Cover image for Midnight cowboy
Title:
Midnight cowboy
Author:
Schlesinger, John, 1926-2003.
Publication Information:
Santa Monica, CA : MGM Home Entertainment [distributor], [1998]
Physical Description:
1 videodisc (113 min.) : sound, color ; 4 3/4 in.
Summary:
A Texas "cowboy" takes a bus to New York in search of lonely, rich women who will pay for his sexual services, but spends a hard winter helping a con man.
General Note:
Originally produced as a motion picture in 1969.

Based on the novel by James Leo Herlihy.

DVD may have been originally released in 1997 by MGM/UA Home Video.

Special features: chapter search; original theatrical trailer.
Language:
English
Reading Level:
Rated R.
ISBN:
9780792833284
UPC:
027616603890
Format :
DVD

Available:*

Library
Call Number
Material Type
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Crane Branch Library DVD 557 Adult DVD Audio Visual
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Central Library DVD 557 Adult DVD Central Library
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Kenmore Library DVD 557 Adult DVD Audio Visual
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Eggertsville-Snyder Library DVD 557 Adult DVD Open Shelf
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Kenilworth Library DVD 557 Adult DVD Audio Visual
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On Order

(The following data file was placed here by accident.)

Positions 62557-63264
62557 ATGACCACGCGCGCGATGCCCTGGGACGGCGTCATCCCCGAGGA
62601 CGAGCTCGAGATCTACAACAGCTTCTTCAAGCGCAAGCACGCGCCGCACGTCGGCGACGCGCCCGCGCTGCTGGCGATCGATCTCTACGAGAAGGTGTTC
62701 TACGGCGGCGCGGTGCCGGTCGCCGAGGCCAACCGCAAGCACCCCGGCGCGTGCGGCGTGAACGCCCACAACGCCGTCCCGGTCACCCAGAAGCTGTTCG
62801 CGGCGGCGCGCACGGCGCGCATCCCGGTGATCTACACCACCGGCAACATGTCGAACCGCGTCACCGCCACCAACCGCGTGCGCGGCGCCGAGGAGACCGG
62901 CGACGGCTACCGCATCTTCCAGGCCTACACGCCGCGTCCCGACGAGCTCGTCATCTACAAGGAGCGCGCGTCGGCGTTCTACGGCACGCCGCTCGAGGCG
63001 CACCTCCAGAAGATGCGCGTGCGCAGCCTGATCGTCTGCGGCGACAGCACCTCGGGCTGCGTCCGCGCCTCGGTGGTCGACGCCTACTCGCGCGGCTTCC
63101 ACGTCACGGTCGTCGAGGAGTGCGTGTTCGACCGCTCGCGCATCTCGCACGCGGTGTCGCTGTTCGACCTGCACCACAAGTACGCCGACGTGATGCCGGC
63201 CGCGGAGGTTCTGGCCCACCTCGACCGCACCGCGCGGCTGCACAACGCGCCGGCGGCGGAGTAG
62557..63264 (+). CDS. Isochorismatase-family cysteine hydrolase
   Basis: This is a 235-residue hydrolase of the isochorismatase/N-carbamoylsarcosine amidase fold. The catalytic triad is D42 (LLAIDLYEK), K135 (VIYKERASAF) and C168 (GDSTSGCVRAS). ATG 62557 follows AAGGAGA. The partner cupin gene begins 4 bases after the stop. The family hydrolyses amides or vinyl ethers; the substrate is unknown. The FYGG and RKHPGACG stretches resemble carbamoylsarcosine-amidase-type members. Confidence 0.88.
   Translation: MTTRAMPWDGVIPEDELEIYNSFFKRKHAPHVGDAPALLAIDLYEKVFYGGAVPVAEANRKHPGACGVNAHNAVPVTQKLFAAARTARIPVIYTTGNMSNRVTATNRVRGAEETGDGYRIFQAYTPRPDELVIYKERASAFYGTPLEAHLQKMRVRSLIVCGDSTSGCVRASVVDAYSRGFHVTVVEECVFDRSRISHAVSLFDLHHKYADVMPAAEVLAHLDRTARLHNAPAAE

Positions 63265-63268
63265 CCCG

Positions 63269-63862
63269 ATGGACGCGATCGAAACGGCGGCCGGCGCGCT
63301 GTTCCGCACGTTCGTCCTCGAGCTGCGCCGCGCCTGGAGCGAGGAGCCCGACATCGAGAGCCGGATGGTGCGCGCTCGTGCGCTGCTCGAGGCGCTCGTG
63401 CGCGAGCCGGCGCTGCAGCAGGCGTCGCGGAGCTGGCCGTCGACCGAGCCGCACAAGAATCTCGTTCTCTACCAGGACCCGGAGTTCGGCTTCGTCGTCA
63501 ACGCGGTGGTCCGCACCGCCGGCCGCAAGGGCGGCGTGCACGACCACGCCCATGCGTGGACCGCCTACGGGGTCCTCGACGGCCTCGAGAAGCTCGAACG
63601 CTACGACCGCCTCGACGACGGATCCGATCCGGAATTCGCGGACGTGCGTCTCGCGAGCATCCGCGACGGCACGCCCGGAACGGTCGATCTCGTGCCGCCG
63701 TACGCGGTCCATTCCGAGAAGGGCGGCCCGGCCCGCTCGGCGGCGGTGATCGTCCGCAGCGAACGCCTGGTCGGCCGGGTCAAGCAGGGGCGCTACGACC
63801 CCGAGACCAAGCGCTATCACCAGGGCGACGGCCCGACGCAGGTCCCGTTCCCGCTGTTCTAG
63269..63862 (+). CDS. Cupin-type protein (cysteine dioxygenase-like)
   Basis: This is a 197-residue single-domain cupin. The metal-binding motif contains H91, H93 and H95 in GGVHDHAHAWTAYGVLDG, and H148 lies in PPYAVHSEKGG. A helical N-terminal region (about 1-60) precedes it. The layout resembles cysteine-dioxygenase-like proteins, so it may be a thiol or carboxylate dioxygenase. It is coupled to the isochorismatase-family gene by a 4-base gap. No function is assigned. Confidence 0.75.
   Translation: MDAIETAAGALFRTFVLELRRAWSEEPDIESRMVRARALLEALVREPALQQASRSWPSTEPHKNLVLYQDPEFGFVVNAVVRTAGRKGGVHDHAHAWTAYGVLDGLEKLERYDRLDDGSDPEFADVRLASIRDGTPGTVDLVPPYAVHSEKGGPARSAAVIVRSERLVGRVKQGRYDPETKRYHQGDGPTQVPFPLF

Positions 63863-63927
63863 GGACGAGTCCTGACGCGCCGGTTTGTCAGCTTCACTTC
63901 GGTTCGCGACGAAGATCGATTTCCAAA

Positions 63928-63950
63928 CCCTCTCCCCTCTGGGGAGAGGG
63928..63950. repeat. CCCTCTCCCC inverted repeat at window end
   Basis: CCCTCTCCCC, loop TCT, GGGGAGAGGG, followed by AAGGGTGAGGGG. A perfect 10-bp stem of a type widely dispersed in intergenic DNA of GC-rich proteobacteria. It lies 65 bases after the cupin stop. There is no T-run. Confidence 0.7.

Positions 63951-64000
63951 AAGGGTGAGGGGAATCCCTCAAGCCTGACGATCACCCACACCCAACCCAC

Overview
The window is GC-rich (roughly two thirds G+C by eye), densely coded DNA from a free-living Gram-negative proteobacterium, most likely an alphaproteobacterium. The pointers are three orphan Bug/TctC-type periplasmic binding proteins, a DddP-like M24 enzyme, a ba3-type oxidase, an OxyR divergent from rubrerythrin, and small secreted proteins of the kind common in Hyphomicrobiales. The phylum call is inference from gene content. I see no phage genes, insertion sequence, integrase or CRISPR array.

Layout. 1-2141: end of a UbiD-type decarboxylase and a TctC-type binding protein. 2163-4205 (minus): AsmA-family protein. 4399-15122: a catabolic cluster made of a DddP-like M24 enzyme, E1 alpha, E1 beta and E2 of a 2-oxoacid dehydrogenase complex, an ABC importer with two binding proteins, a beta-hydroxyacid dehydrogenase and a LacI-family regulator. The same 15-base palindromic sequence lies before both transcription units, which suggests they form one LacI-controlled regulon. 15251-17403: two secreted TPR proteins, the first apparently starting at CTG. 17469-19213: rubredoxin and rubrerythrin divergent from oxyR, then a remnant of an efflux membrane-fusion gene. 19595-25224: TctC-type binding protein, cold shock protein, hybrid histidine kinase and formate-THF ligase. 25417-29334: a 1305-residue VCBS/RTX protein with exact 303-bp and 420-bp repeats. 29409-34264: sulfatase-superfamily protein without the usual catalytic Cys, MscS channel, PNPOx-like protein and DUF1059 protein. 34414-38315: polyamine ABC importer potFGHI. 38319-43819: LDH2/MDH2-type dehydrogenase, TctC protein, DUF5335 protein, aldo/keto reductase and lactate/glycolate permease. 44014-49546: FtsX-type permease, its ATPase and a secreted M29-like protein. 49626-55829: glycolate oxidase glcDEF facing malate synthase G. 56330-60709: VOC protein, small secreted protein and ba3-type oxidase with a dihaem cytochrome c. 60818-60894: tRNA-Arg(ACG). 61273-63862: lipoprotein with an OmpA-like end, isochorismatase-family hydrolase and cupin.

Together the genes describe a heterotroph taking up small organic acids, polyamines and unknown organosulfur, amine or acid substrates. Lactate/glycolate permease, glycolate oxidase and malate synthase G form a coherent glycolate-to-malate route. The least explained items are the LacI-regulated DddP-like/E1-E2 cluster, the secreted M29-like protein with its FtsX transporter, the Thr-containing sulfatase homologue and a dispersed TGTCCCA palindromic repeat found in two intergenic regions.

Summary

Summary

Based on a James Leo Herlihy novel, British director John Schlesinger's first American film dramatized the small hopes, dashed dreams, and unlikely friendship of two late '60s lost souls. Dreaming of an easy life as a fantasy cowboy stud, cheerful Texas rube Joe Buck (Jon Voight) heads to New York City to be a gigolo, but he quickly discovers that hustling isn't what he thought it would be after he winds up paying his first trick (Sylvia Miles). He gets swindled by gimpy tubercular grifter Rico "Ratso" Rizzo (Dustin Hoffman) but, when Joe falls in the direst of straits, Ratso takes Joe into his condemned apartment so that they can help each other survive. Things start to look up when Joe finally lands his first legit female customer (Brenda Vaccaro) at a Warhol-esque party; Ratso's health, however, fails. Joe turns a final trick to get the money for one selfless goal: taking Ratso out of New York to his dream life in Miami. One of the first major studio films given the newly minted X rating for its then-frank portrayal of New York decadence, Midnight Cowboy was critically praised for Schlesinger's insight into American lives, with the intercut mosaic of Joe's memories and Ratso's dreams lending their characters and actions greater psychological complexity. While they may have been drawn by the seamy content (tame by current standards), the young late '60s audience responded to Joe's and Ratso's confusion amidst turbulent times and to the connection they make with each other despite their alienation from the surrounding culture. Midnight Cowboy became one of the major financial and artistic hits of 1969, winning Oscars for Best Picture (the first for an X-rated film), Best Director, and former blacklistee Waldo Salt's screenplay. Though the one-two punch of Midnight Cowboy and The Graduate (1967) proved Hoffman's range and Voight's Joe Buck made him a star, both lost Best Actor to classical cowboy John Wayne for True Grit. The film was later re-rated R by the MPAA. ~ Lucia Bozzola, Rovi


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